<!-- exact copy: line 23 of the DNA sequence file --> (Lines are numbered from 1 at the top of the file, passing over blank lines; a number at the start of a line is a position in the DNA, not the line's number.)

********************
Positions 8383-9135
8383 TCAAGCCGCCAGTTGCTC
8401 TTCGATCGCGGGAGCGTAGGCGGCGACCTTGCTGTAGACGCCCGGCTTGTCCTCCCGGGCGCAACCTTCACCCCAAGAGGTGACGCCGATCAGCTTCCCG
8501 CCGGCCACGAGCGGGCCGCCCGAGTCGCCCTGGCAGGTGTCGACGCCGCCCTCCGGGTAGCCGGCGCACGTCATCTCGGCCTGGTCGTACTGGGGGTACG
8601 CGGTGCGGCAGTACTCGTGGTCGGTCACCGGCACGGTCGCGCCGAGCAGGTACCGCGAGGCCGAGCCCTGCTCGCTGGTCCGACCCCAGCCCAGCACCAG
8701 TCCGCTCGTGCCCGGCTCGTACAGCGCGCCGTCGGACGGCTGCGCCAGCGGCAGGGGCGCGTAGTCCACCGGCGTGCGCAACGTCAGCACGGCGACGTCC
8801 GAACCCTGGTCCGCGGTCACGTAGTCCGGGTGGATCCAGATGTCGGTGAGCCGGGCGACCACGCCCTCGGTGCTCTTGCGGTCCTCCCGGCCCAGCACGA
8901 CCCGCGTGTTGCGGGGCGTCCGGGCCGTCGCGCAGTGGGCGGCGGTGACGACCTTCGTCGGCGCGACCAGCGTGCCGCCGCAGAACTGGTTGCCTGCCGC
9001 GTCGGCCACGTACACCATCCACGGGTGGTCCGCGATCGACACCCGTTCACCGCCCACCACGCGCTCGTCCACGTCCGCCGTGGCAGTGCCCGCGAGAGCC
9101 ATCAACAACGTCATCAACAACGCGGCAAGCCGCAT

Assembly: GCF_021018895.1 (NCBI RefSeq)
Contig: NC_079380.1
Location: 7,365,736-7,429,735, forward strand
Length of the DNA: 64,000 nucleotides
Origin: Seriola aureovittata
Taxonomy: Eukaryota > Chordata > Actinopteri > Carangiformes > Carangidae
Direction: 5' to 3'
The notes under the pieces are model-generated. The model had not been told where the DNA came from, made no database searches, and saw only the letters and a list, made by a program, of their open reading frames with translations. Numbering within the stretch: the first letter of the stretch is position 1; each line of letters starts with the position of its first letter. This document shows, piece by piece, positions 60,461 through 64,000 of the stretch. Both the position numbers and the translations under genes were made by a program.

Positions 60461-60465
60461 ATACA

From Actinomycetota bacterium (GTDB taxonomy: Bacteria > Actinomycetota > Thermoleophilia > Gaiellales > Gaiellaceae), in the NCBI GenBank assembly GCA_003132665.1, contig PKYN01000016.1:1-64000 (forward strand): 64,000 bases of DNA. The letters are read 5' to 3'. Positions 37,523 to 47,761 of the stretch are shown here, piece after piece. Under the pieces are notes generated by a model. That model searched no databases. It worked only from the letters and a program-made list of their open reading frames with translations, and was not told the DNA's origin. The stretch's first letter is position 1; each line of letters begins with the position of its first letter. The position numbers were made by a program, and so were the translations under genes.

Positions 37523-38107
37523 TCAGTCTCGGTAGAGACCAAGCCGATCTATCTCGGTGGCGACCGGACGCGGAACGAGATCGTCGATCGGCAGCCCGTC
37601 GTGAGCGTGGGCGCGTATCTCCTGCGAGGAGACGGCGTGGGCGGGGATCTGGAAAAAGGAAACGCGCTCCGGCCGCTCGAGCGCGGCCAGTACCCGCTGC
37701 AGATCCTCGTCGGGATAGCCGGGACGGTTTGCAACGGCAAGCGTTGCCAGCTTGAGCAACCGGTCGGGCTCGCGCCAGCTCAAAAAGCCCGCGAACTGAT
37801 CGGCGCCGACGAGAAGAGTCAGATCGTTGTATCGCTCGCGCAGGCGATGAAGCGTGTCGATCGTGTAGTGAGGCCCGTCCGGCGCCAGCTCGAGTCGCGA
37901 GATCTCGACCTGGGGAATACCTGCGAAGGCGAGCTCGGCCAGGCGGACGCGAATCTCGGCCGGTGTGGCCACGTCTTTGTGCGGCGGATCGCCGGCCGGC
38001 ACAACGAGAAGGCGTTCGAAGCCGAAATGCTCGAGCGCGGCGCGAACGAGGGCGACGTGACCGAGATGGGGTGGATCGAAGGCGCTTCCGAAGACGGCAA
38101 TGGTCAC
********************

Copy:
37523 TCAGTCTCGGTAGAGACCAAGCCGATCTATCTCGGTGGCGACCGGACGCGGAACGAGATCGTCGATCGGCAGCCCGTC